Taking classes in classical literature encouraged me to think for myself and express my own interpretation of the literature.  I cannot imagine how my skills would be today if I hadn't received this exposure to this "liberal arts" part of education, though, like you, one can easily dismiss the value of the education because there is no definitive connection to what we are doing today.

 

Having said that, yes, our educational system is failing our children.  My spouse teaches at a local college and she can testify to that.  Incoming freshmen are ill prepared for college.  Many are not only not qualified to be in college, but they also have mental impediments as well, not to mention a very short attention span that was recently reported by news media on research that confirmed that the time spent on video games and other electronic media was hampering their intellectual development.

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Senior Contributor

Re: reply to Kay, cz and Smokeyjay

So many good points. I will touch on several in this one post.

1st Kay yes 'leasing' for short terms is good business (or personal) financial practice. I probably should have pointed out the difference in short and long term 'leasing'. Forget that others have different usage of terms and words. I/we would think of 'lease' as long term and for short term deals we refer to them as rentals. I will therefore 'rent' a truck to make that one trip that I need it for but would lease the truck for 5 years so it is always available in my yard.

2nd cz, I agree credit cards are good money management if used correctly. We use a no fee card regularly. Makes many payments easier, allows us to delay actual payments for up to 30 days AND ours pays a % 'kickback' at the end of the year for every $ used. The point to using it properly is to always pay it off before the 18% interest starts and it starts from the day it was charged.

4th Smokeyjay, a 'good' education teaches or perhaps it 'allows' people to "think"! There is no doubt that 2+2=4 but so many things in life are not so cut and dried and that is where those who learn to 'think' shine.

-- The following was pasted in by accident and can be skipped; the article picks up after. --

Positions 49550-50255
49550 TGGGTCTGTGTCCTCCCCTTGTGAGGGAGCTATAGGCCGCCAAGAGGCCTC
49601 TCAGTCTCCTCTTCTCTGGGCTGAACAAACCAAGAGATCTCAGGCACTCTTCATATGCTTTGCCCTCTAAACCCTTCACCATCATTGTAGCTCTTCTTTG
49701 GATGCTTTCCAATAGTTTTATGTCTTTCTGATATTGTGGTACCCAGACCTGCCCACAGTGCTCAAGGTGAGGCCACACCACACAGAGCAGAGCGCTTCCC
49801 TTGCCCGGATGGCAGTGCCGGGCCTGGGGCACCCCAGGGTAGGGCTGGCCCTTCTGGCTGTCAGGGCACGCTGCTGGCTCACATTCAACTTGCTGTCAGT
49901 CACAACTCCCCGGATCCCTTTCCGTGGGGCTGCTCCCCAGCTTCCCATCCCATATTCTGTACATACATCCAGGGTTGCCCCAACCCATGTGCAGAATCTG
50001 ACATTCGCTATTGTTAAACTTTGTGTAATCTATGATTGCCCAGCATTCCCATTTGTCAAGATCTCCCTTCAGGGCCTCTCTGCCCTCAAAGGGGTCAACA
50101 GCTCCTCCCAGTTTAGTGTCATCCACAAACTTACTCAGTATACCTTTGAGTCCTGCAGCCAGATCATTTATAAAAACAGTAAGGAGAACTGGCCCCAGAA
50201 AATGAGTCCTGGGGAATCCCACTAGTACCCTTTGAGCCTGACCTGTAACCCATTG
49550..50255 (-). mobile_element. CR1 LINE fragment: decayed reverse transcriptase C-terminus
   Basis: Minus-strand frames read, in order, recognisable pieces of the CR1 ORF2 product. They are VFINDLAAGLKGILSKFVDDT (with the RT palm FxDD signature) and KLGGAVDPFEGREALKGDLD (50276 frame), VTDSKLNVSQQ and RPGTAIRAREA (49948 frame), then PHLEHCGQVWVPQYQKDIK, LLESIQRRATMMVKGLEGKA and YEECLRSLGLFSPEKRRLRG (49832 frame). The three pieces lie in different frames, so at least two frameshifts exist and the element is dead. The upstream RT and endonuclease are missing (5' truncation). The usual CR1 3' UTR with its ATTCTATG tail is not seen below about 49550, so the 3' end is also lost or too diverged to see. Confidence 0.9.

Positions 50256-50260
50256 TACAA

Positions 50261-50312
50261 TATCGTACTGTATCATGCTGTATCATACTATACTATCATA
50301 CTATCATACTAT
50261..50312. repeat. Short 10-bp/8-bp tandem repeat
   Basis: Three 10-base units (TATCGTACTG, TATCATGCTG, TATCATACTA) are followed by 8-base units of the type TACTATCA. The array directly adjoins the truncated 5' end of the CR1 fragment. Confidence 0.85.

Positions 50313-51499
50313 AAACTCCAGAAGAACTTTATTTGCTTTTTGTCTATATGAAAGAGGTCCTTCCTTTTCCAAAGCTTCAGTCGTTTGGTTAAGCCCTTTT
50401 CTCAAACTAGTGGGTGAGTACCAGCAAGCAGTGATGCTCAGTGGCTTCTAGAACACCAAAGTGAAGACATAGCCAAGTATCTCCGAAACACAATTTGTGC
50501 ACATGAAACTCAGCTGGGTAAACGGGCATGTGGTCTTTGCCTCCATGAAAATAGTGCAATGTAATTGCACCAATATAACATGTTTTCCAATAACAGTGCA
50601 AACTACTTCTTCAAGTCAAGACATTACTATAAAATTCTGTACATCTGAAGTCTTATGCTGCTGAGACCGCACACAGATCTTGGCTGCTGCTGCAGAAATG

I find so many on this forum are unable to see and understand that many things are not black and white but just shades of grey. Few of us are 100% correct in our views OR 100% wrong (a few posters on Agforum excepted) and that is another part of a good Liberal Arts education. It is seen by some as wishy/washy not taking a stand but is just a sign of someone who can see the others point of view or way of life even if they choose not to follow it themselves.

 

And getting back to the original topic the difference in what people feel comfortable with partly determines debt tolerance.

Few are able to start farming without debt and are unlikely to be successful if they have everything handed to them but many of us strive to become debt free others seem to enjoy the highly leveraged lifestyle. Perhaps being 'debt free' is a disincentive to work harder, smarter and better to keep up with the payments so it is those with debt that move the industry forward to better efficiency.

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cornbinder
Senior Reader

Re: Debt free farming operations

I "retired" several years ago, dropped the rented land, kept the same machinery, and still farm our home farm which is less than 200 acres.  We are debt free and pay no interest, pay no rent and repair my own equipment which is way oversized for a small acreage.

My point is that it very important to be out of debt when you retire, then you can do what you want to as long as you are healthy.

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Honored Advisor

Re: Debt free farming operations

Your Grandpa farmed it what I`d call the golden age of farming. From about 1940-1970 there were no bad decisions, everything made money. The thing was you had to have a strong back and love work or have some dullards to hire cheap. There were farmers wanting to quit and go to town for a easier life. Things changed by 1973 Dad decided to quit renting a 80. The land owner had a bearcat of a time finding a new renter. Dad recommended several who`d maybe be interested, by `74 there was a herd begging to rent it. In the golden age you could actually buy a farm with mostly borrowed money and it would provide a living and pay for itself to boot. Today $7,000 land and -$4 corn.....not so much. The old philosphy was "If you want to double your money, fold it and put it in your pocket". Today it`s "Spend yourself rich!!!" which does seem to be working quite well for most.